5 Simple Ways To Control Your Anxiety And Panic Attacks

Tips you can take on to destress and live fearlessly

May 10, 2016 | By Carri Vacik

Anxiety is one of the most prevalent mental conditions in Britain today. Many people who suffer from it also experience a panic attack from time to time, or even panic disorder. 

Panic is essentially fear and it is felt when the reptilian part of our brain perceives danger and fires off triggers to try to protect ourselves, aka. 'fight or flight' mode. This natural reaction is great if there is a real reason to be afraid, such as a large animal about to attack and devour you for lunch! But not so great when the only thing you fear is yourself – you have nowhere to run!

One of the things I have noticed with the clients who come to see me about how to deal with panic attacks is that they typically follow a certain route – they feel some type of discomfort, become increasingly sensitive to it, don't understand it, become fearful of it and continue to focus on it. They then loose themselves in a cascade of negative thoughts, unaware that they are feeding the one thing they wish to stop – the fear. 

Trapping yourself in an unpleasant mental frame is an exhausting cycle. If you are reading this article, I hazard a guess that you have had some degree of experience of this, and so I would like to share with you 5 tips to help gain control of your anxiety, destress and learn how to deal with your panic disorder in hoping avoid what is a physically and emotionally disturbing experience:

1. Find And Focus On The Energy Centre Of Your Body: 

This is known as the Dantian in qigong, or energy centre in the lower belly, about four inches below the naval. Martial arts practitioners focus on this area in order to easily direct power where it is needed. When you centre your attention here you will destress and feel tension and anxiety leave your body.

2. Ratio Breathing:

Ratio breathing means a short breath in and a long breath out. Whenever we breathe in this manner, we signal to our body that we are willing to relax. Fast breathing, which stems from panic, excites the nervous system, whilst slow breathing switches the fight or flight reaction off.

A troubling symptom of panic disorder is the feeling that you can't breathe. Trust me you can! It is your rapid breathing that is causing you to feel like this, so slow the out breath down. Gradually you will gain control of your anxiety and be fearless.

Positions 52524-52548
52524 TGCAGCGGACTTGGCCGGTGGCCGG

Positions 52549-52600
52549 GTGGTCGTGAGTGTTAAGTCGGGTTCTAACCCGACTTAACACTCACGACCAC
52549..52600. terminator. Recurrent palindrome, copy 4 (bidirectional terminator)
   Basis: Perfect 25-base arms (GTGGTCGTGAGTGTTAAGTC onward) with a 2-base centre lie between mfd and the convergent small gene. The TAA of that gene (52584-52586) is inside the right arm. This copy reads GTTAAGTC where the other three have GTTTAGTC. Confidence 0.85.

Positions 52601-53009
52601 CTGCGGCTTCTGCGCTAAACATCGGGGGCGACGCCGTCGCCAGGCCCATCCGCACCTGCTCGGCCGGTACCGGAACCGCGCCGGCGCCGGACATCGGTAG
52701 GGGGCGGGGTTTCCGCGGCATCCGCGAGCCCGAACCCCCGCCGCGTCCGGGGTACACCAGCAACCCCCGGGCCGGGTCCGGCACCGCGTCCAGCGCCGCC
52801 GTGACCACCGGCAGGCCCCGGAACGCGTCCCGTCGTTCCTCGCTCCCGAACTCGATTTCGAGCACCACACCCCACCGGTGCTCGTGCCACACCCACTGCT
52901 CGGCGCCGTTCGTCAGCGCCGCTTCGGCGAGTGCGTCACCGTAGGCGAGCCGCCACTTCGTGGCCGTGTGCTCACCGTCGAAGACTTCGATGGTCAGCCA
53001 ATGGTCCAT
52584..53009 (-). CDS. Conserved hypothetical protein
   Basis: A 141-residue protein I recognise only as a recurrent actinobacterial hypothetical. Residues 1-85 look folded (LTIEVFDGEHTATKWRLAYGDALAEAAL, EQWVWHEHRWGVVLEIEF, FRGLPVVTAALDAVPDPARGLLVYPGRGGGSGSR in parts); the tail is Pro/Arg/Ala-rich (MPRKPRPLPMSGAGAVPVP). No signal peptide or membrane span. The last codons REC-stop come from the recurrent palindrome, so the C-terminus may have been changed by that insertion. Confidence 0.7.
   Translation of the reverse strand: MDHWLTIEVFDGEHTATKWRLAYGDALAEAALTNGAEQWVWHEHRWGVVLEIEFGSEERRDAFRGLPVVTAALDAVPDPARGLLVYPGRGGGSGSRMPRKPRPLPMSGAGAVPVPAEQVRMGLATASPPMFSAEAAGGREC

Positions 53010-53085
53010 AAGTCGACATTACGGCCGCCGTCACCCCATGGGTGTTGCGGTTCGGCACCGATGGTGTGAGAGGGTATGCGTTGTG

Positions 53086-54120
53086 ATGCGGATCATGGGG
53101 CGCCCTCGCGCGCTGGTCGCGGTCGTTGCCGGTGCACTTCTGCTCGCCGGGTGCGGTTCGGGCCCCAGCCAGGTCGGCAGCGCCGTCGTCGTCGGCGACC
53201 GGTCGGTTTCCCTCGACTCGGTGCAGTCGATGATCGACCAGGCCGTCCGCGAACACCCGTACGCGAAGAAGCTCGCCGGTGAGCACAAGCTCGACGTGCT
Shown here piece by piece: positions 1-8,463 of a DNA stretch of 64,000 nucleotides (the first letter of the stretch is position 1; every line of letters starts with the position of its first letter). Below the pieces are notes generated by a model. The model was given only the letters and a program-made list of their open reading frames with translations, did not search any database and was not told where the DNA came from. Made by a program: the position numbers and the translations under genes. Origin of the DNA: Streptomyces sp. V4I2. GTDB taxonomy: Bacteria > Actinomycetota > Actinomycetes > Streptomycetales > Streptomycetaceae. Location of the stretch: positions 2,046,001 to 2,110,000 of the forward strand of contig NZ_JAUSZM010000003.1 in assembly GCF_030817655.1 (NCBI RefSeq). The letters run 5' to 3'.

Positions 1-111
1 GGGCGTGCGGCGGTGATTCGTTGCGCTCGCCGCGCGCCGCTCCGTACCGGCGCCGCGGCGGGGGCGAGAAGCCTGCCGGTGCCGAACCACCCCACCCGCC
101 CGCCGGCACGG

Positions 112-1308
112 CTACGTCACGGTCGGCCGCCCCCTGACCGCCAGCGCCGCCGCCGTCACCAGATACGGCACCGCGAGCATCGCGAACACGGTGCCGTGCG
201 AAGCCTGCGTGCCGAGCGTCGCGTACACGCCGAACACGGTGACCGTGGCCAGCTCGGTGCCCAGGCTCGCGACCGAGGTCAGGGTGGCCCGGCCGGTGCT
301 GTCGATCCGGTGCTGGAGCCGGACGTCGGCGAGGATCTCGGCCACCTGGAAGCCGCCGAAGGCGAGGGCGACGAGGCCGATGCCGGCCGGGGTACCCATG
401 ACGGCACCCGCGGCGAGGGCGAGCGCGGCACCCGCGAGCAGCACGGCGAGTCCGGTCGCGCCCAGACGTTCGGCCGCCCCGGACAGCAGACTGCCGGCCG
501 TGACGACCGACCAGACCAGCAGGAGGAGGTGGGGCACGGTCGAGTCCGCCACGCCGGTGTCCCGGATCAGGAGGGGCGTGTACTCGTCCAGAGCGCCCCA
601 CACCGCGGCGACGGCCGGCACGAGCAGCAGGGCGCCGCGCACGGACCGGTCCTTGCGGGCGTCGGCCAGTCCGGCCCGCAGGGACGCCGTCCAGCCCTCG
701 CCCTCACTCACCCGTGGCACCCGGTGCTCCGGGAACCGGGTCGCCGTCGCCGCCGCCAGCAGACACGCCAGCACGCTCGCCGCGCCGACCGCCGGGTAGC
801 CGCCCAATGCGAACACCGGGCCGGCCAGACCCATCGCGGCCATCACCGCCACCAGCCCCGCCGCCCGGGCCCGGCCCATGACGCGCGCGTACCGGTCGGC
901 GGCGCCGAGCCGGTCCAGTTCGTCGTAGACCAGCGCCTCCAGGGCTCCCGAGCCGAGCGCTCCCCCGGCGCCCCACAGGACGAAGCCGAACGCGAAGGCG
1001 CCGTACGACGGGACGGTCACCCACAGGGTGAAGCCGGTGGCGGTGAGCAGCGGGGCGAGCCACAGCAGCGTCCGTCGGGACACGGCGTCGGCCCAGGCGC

3. Quit The Worrying: 

Ask yourself seriously what is the worst thing that can happen? Panic attacks do not kill. Rational emotive behaviour therapy, the original cognitive behavioural therapy developed by Dr Albert Ellis, teaches us that when we question the noise in our head it usually quietens, leaving us with the ability to manage our thinking process better.

4. Speak To Yourself With A Dose Of Self-Compassion And Reframe Your Panic: 

Replace, 'I just can't stand it' with something useful like, 'Right now I feel a little discomfort, that's ok, it will pass, it is just my amazing energy taking care of me!' If you are feeling uneasy it makes sense to soothe yourself and if you are able to say something positive about your panic disorder, you are teaching yourself that you need not be fearful of it. Change the way you think and you will change the way you feel!

5. Have A Laugh And Think Of Something Funny: 

Laughter doesn't just make you feel better mentally, physical changes take place too. The intake of oxygen stimulates your heart, lungs and muscles, and increases the endorphins that are released by your brain. It also boosts blood circulation, aiding muscle relaxation. Laughter is a natural antidote and will help you destress in no time!

Your overall aim is to free yourself and go from the narrow internal focus to restorative calm. Aside from this, I also look for what I call 'aggravating agents'. One of my clients experienced his first panic attack whilst trapped on a train. Being stuck like this had never bothered him previously, so he was frustrated and confused by his reaction. When I asked him what he had been doing the evening before, it came up that he had been drinking and as a result had slept poorly.

Think if there could be any external influencers aggravating your panic. Although it is unusual that they alone could provoke a full blown attack, if you are suffering raised levels of ‘background’ anxiety, you could be more sensitive to them.

Some common ‘aggravating agents’ are: dehydration, caffeine, inadequate sleep and fluorescent lighting amongst other things. Recognising one will help you to understand what is happening, which will help you to feel less fear and ultimately, allow you to be be more in control of your anxiety and destress.

You can do it!

Read next: Chinese Medicine And The Anxiety Epidemic

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